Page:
The Apple iPhone 4S has an 8 megapixel camera for maximum image resolution of up to 3264 x 2448 pixels. There is a LED flash too, which may even make more difference than usual given the back-illuminated camera sensor.
The new back-illuminated sensor with 5-element lens, F/2.4 aperture is made by Sony. The things to expect of all this tech are better colors, better noise performance, more sharpness and more precise white balance. There is face detection and HDR, as well as an AE/AF lock.
Apple claim the iPhone 4S camera needs just 1.1 seconds to take its first photo and just half a second between shots. We can now confirm this - the iPhone 4S still camera is the fastest we've seen so far.
The camera interface is pretty much the same as before with a few options added on the viewfinder - a viewfinder grid, an HDR setting, pinching gesture for digital zoom and swipe gesture for quick gallery access.
You can now use the Volume Up key (both on the device and the headset) as a shutter key.
Apple have added an AE/AF lock: tap and hold for 2 seconds on an object in the scene to keep it properly exposed and focused in a series of shots.
One last thing we found, which Apple didn't quite give enough credit in their elaborate presentation, is that a swipe to the right on the camera viewfinder opens the last picture taken. A swipe to the left in turn brings back the camera's live view instantly. Perhaps the reason for laying low on this one is that itís a blatant rip-off of the Windows Phone 7 camera app. A neat feature nonetheless.
And here comes the best part - the image quality. The iPhone 4S has a strong claim on being the best 8 megapixel cameraphone. We're impressed by the amount of detail even in the shadows and the background. The colors are vibrant and accurate, there are no artifacts. There's plenty of praise we can give these pictures, but it's better to just go ahead and see for yourselves. Enjoy!
The iPhone 4S camera samples have less noise and higher dynamic range than the iPhone 4. It's hard to really find anything to question about the iPhone 4S camera.
The Apple iPhone 4S in our Photo Compare Tool. You can see the iPhone 4S getting the upper hand over the likes of the Samsung Galaxy S II, the Sony Ericsson Xperia Arc and Arc S, among other high-end droids. It's also better than the recently released Nokia N9.
The iPhone 4S records 1080p videos and the clips are stored in .MOV format with a mommoth 23Mbps bitrate (or even higher). Videos are shot at a smooth 30fps most of the time but he framerate drops to 26fps when the lighting isn't good (videos shot in the dark still turn out very good).
The video quality is remarkable and, like in the still camera department, the iPhone 4S beats even the Galaxy S II.
One letdown is that videos have mono sound (64Kbps@44.1kHz).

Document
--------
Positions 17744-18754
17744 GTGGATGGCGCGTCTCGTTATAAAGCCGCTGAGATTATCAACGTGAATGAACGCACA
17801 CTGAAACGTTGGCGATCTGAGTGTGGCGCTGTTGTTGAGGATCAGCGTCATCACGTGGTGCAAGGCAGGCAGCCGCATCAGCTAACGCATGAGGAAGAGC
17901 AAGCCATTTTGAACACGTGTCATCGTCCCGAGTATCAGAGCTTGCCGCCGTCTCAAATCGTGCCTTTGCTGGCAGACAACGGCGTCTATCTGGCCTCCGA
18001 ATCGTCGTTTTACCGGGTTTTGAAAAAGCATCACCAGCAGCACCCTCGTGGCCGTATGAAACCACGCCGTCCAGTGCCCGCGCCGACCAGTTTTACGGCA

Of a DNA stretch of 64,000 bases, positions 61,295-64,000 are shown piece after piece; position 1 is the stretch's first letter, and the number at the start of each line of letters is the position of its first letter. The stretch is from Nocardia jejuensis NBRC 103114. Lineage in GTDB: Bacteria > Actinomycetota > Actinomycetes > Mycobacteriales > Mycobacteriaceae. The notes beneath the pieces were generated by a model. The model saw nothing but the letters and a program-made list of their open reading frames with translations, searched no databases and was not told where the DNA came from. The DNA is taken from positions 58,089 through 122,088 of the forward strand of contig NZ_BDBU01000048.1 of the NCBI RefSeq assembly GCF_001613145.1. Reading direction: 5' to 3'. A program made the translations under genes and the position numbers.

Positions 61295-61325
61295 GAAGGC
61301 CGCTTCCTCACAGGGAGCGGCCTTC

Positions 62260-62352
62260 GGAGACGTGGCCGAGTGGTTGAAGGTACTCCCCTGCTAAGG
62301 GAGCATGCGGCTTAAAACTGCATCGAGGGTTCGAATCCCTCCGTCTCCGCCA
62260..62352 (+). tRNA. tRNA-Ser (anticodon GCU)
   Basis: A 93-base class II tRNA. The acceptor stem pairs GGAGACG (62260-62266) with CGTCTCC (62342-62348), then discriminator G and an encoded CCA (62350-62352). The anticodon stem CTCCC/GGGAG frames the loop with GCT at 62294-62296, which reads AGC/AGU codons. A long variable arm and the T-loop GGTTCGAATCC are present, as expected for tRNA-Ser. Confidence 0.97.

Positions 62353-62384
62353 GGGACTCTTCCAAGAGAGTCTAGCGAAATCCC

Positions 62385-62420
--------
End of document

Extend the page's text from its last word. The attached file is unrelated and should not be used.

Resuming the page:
The framerate is very consistent, with lots of resolved detail and pleasing colors. We found no glitches or artifacts in the video and, believe us, we looked really hard. The iPhone 4S camcorder has continuous auto-focus.
Something is missing though and we don't mean SloMo or Time Lapse videos. It's as simple as a lower resolution setting, 720p for example. Sometimes you just want a quick shot of something as a reminder or for later reference - it doesn't have to be in brilliant full HD. It should be no problem to store and should agree with even basic players.
There are MMS-grade videos at 480 x 360 and probably you can downscale a Full HD video to 720p in iMovie. But it couldn't have been that hard to give users a choice and put a 720p quality setting in the camcorder. Just to give you things in perspective, a 10-minute video takes up something like 1.8GB.
The swipe gesture to reveal the gallery works here too and the camcorder interface is even simpler than the still camera's. There just two settings - turn the flash on/off and switch to the FaceTime camera.
The AE/AF lock is available as well - it needs a tap and hold on the screen to lock focus and exposure on a specific part of the scene.
That's not all - the faster processor in the iPhone 4S has allowed Apple to enable real-time stabilization. We did a quick test of the video stabilization - check out the side-by-side video:.
The two videos were shot with an iPhone 4 and a 4S, both fixed to the same stand held in the hand, so each gets shaken equally. The stabilization does an impressive job, considering it's in real time. Note that it may introduce some geometric distortion though.
This way if you pan between brighter and darker areas or an object fills a lot of the frame and then moves out, there would be no sudden changes in focus and exposition (which can be really annoying in some videos).
As to the actual video quality, it takes a capable enough computer and a 1080p screen to appreciate this 1080p sample video (10s, 31MB). These videos are impressive in size too - 10 minutes of video take up a whopping 1.6GB chunk (or bigger) of the iPhoneís non-expandable memory.
Here is an YouTube video as well. Just donít forget to hit 1080p in the menu.
The Apple iPhone 4S is in our Video Compare Tool database. Check it out Ė the toolís page includes a quick walkthrough on how to use it and what to look for.
The comparison tool proves the iPhone 4S videos will make the Galaxy S II and other full HD capable smartphones jealous.